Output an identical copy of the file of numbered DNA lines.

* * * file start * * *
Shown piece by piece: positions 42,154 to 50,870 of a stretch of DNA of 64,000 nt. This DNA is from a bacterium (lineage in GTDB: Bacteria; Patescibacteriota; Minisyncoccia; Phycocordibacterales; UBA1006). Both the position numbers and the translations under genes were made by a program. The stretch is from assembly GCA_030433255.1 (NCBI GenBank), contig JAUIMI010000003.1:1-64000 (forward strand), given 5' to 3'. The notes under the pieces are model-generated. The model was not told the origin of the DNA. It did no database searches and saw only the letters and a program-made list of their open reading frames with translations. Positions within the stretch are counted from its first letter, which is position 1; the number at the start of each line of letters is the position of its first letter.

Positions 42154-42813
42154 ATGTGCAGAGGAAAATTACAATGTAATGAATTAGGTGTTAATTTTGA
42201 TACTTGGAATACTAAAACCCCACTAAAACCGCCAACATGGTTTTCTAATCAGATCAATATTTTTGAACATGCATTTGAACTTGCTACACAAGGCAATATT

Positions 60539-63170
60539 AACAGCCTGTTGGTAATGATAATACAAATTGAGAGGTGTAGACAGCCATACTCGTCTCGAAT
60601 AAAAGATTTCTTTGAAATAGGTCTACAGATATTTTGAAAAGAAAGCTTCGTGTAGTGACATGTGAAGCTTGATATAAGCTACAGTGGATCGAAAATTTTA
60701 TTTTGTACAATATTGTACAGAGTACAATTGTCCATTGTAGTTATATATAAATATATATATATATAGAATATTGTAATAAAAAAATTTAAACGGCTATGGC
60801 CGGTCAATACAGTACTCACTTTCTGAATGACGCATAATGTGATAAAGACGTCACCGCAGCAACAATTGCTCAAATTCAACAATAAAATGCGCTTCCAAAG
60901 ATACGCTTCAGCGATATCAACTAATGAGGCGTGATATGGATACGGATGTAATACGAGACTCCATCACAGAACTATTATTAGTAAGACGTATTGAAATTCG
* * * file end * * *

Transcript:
Shown piece by piece: positions 42,154 to 50,870 of a stretch of DNA of 64,000 nt. This DNA is from a bacterium (lineage in GTDB: Bacteria; Patescibacteriota; Minisyncoccia; Phycocordibacterales; UBA1006). Both the position numbers and the translations under genes were made by a program. The stretch is from assembly GCA_030433255.1 (NCBI GenBank), contig JAUIMI010000003.1:1-64000 (forward strand), given 5' to 3'. The notes under the pieces are model-generated. The model was not told the origin of the DNA. It did no database searches and saw only the letters and a program-made list of their open reading frames with translations. Positions within the stretch are counted from its first letter, which is position 1; the number at the start of each line of letters is the position of its first letter.

Positions 42154-42813
42154 ATGTGCAGAGGAAAATTACAATGTAATGAATTAGGTGTTAATTTTGA
42201 TACTTGGAATACTAAAACCCCACTAAAACCGCCAACATGGTTTTCTAATCAGATCAATATTTTTGAACATGCATTTGAACTTGCTACACAAGGCAATATT

Positions 60539-63170
60539 AACAGCCTGTTGGTAATGATAATACAAATTGAGAGGTGTAGACAGCCATACTCGTCTCGAAT
60601 AAAAGATTTCTTTGAAATAGGTCTACAGATATTTTGAAAAGAAAGCTTCGTGTAGTGACATGTGAAGCTTGATATAAGCTACAGTGGATCGAAAATTTTA
60701 TTTTGTACAATATTGTACAGAGTACAATTGTCCATTGTAGTTATATATAAATATATATATATATAGAATATTGTAATAAAAAAATTTAAACGGCTATGGC
60801 CGGTCAATACAGTACTCACTTTCTGAATGACGCATAATGTGATAAAGACGTCACCGCAGCAACAATTGCTCAAATTCAACAATAAAATGCGCTTCCAAAG
60901 ATACGCTTCAGCGATATCAACTAATGAGGCGTGATATGGATACGGATGTAATACGAGACTCCATCACAGAACTATTATTAGTAAGACGTATTGAAATTCG